If you’ve been in college for more than one semester you have probably heard of Pearson MyLab, e-text, MyPearson, etc. Instructors will often ask that you purchase a textbook that comes with access to Pearson or a similar online platform where you will participate in some coursework. Buying a used textbook can be inexpensive, but buying the textbook with access to the platform can be very pricey. There’s no getting around needing access to the platform, as it’s often a strict requirement. Here’s how I’ve saved money on these before:
First you must have your course ID/code. Once you log-in to Pearson using your student email you can locate your school, course, and class code. You can purchase access to the course, or to the course and e-textbook – which is a ebook version of the required class textbook. I don’t recommend doing the latter unless you really need to, I bought access to the ebook for a science class and never even opened it. You have to be logged onto the platform to use it, so it isn’t like you can access it on your kindle or cellphone during class. Your best bet it buying access to the course, then purchasing a used textbook (if required by your instructor) or borrowing the book from the school library.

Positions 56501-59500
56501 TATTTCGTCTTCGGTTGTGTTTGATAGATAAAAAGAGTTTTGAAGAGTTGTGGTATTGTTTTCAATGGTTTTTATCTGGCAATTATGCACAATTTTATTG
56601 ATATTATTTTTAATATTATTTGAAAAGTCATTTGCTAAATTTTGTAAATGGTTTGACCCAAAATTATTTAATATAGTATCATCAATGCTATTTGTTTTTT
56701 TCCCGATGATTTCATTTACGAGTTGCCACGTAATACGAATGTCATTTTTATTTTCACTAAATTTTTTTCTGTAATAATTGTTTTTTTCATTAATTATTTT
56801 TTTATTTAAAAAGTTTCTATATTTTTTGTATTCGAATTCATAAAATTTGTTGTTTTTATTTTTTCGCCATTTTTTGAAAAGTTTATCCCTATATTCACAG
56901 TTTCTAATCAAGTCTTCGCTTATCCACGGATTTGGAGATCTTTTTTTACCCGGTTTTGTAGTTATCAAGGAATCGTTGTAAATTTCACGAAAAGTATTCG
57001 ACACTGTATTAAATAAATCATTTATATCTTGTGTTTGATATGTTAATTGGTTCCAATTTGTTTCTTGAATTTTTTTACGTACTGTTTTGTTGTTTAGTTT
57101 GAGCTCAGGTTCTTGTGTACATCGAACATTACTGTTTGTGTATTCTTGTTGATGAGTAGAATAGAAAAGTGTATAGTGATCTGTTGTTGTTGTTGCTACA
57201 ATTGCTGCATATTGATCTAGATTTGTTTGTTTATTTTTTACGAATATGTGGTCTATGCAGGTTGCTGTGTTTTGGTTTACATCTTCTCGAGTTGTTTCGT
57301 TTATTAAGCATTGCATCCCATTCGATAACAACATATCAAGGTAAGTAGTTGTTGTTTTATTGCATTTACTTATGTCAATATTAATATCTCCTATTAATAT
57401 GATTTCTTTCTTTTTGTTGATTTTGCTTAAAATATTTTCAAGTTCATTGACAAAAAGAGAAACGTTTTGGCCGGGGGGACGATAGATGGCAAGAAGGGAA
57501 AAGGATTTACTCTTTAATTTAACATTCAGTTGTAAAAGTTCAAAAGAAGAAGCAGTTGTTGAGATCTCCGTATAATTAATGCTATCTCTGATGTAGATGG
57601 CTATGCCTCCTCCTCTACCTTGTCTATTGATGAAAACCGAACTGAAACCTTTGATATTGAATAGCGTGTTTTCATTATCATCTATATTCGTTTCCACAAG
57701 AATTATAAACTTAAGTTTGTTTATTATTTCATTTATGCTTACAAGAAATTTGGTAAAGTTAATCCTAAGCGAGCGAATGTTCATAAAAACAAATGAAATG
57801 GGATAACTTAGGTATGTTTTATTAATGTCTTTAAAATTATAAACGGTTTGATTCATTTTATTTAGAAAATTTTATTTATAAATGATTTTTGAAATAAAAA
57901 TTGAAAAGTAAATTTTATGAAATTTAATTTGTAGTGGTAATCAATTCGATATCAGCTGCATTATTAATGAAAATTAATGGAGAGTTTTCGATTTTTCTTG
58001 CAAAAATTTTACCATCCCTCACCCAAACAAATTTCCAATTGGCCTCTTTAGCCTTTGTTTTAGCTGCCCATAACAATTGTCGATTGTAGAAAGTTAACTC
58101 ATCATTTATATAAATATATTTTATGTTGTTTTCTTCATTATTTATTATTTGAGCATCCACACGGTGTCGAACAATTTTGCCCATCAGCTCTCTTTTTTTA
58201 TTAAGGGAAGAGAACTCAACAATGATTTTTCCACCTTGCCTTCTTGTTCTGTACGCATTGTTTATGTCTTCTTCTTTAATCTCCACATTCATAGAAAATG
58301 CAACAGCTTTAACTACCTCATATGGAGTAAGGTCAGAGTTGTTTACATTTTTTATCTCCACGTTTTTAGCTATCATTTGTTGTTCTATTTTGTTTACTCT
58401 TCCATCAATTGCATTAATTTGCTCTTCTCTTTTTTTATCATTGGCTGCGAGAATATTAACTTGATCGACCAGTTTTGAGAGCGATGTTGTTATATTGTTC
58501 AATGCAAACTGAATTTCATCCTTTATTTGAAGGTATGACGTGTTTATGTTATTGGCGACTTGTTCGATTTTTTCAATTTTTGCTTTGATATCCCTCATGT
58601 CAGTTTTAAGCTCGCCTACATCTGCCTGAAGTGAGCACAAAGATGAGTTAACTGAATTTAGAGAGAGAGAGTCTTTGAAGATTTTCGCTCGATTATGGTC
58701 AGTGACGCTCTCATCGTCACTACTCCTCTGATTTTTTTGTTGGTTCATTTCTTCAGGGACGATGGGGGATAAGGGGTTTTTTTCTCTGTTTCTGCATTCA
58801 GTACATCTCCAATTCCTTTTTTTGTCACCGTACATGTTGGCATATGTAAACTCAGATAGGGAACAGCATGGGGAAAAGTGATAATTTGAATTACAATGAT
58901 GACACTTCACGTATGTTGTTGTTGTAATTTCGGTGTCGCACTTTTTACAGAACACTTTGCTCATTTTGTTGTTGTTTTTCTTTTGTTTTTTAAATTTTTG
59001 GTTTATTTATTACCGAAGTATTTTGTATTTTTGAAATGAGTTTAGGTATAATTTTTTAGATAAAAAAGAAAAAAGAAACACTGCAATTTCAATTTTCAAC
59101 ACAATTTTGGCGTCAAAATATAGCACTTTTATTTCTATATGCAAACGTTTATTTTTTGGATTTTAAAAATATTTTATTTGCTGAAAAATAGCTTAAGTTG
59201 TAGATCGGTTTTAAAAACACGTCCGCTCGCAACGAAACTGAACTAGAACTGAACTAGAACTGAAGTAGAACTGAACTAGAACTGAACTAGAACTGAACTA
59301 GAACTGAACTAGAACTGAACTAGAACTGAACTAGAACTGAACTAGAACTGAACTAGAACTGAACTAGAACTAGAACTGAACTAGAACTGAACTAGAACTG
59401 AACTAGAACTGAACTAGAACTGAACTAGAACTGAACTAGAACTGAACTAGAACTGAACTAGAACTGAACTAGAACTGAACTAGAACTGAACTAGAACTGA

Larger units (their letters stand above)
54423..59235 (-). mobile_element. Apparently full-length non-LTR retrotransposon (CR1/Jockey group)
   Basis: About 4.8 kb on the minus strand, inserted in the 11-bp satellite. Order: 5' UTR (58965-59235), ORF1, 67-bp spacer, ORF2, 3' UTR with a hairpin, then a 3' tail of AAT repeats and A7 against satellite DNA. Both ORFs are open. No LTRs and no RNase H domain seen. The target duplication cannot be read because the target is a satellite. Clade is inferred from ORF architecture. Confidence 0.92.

Free College Textbooks? Raid the School Library.
Chances are the school library – especially at SUNY and CUNY schools – is holding multiple copies of your course textbooks. Often the school will require instructors to submit a listing of required reading for their classes, then the school will purchase or source copies of that material to be made available to the student body during the semester. Borrowing is usually limited to a few hours or a day or two. But that’s fine because that’s all you’ll need. Set aside a day at the beginning of the semester and copy out the material you’ll need for your classes. Start by highlighting the readings in your syllabus, and copying those sections out. Many schools now have copying stations that allow you to save your copies as a PDF rather than printing it all out at once. If you prefer to have a hard copy, or if your instructor prefers it, head to a local Staples or printing center to get your copies bound. It usually costs anywhere from $2-5 depending on how many pages you’ve got, which is still a small cost compared to purchasing the textbook.
Ask a Friend